Clothes from 1960s | Clothes on Film

Posted by Chris Laverty on August 14, 2009

Part two in a three part sartorial analysis of denim as symbolic recognition for character on film, this time focusing on Audrey Hepburn in Two for the Road (1967).

Women in Denim:

Audrey Hepburn left behind her Givenchy comfort zone in decade-spanning dramedy Two for the Road to wear a veritable catwalk of trendy outfits by the hottest designers of the day. And amongst the Quant shifts and Courrèges sunglasses, Hepburn also wore jeans which, onscreen at least, she had seldom done before.

Posted by Chris Laverty on July 22, 2009

Some of the fashions in 1960s set Mod drama Quadrophenia (1979) might seem a touch ‘off’ to the uninitiated. The Mod look has been replicated so much over the years that a skinnier, more fancy interpretation is currently sported by vintage connoisseurs than perhaps ever really existed.


Take Phil Daniels’ long sleeved polo jersey during the house party sequence. On initial inspection it looks too baggy to be Mod, but tell that to Quadrophenia’s costume scourers Jack English and Roger Burton (credited wardrobe by Joyce Stoneman). They were actually there; most of us weren’t.

Posted by Chris Laverty on July 14, 2009

This is an effortlessly chic touch from the 1960s; the subtle way in which Mad Men costume designer Janie Bryant sets Joan Holloway (Christina Hendricks) apart from the pack. A straightforward loosely tied scarf around the handbag and Joan is the most stylish woman in the world’s most sexist office:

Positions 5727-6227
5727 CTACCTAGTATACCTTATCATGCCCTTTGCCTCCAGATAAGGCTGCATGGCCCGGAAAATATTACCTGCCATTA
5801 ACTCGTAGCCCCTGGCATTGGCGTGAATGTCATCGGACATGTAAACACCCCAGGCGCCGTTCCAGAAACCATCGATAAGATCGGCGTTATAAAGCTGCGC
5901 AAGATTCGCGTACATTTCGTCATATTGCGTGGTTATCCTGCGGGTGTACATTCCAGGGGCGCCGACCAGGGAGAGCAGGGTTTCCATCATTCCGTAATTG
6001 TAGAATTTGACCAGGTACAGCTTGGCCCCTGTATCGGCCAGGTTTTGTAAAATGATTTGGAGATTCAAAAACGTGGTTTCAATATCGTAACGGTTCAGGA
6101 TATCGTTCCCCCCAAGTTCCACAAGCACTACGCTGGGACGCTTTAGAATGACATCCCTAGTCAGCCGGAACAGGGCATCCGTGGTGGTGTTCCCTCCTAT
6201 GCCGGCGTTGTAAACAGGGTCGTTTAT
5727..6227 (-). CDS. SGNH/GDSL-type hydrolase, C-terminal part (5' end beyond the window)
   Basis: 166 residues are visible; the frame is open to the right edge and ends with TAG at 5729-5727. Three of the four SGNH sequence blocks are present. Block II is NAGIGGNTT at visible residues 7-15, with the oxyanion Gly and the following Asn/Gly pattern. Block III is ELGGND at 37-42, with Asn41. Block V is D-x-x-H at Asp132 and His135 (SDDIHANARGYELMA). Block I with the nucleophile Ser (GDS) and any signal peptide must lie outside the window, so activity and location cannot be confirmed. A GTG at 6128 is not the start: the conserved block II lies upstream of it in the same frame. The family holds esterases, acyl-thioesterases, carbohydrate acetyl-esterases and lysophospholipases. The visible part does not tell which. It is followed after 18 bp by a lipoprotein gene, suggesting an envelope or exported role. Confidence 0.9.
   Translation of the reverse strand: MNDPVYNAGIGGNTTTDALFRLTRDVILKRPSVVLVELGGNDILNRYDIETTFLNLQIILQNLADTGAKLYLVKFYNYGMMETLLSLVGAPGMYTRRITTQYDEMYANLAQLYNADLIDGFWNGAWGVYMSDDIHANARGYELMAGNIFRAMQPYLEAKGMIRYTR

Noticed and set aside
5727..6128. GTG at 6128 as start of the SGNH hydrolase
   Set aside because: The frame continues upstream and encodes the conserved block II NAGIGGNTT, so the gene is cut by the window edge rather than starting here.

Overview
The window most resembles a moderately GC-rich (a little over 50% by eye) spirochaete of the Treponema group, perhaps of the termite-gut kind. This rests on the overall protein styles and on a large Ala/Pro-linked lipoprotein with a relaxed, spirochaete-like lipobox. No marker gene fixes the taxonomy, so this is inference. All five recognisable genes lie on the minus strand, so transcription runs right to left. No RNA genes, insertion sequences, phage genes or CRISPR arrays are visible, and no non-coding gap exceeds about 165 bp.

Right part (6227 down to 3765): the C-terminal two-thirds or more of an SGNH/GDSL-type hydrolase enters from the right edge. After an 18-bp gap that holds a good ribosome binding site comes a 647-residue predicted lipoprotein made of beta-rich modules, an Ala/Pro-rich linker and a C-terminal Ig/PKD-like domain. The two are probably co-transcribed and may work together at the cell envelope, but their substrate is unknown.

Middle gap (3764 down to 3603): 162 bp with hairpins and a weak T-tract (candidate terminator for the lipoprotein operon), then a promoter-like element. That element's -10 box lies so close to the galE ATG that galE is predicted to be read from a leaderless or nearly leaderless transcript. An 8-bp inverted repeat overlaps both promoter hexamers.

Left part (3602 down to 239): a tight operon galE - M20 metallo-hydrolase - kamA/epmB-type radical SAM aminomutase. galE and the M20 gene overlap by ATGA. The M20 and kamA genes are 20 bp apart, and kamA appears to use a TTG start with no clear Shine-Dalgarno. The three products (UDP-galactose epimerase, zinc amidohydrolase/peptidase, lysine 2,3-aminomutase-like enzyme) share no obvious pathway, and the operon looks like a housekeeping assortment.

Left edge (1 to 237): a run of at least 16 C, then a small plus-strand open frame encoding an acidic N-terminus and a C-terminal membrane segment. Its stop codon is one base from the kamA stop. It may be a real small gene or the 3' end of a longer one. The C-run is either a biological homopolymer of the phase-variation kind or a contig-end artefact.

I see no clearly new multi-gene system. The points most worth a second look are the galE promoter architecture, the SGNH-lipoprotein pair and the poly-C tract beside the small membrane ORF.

Black leather frame handbag with burnt orange lucite handle. Front decorative flap pocket. Gold tone frame and clasp. Silk orange, red and purple geometric print scarf knotted around the handle.

Posted by Chris Laverty on June 30, 2009

A final favourite selection of Audrey Hepburn outfits from Two for the Road (1967). Again if you have not seen the film, give it go, even if you don’t like the look of the clothes. It’s like no Audrey film you have ever come across, guaranteed.

Swirly Print Dress

Multi-coloured psychedelic print mini-dress with bateau neck and flared sleeves. Pink high heel shoes.


This is Riviera chic for a point in the film where Audrey’s character is as rich and discontent as she is ever going to be. The swirly geometric print is similar to Emilio Pucci’s signature creations from the mid-sixties onwards. His dresses were, and still are, stunningly crafted; they remain the mark of truly expensive and flamboyant elegance.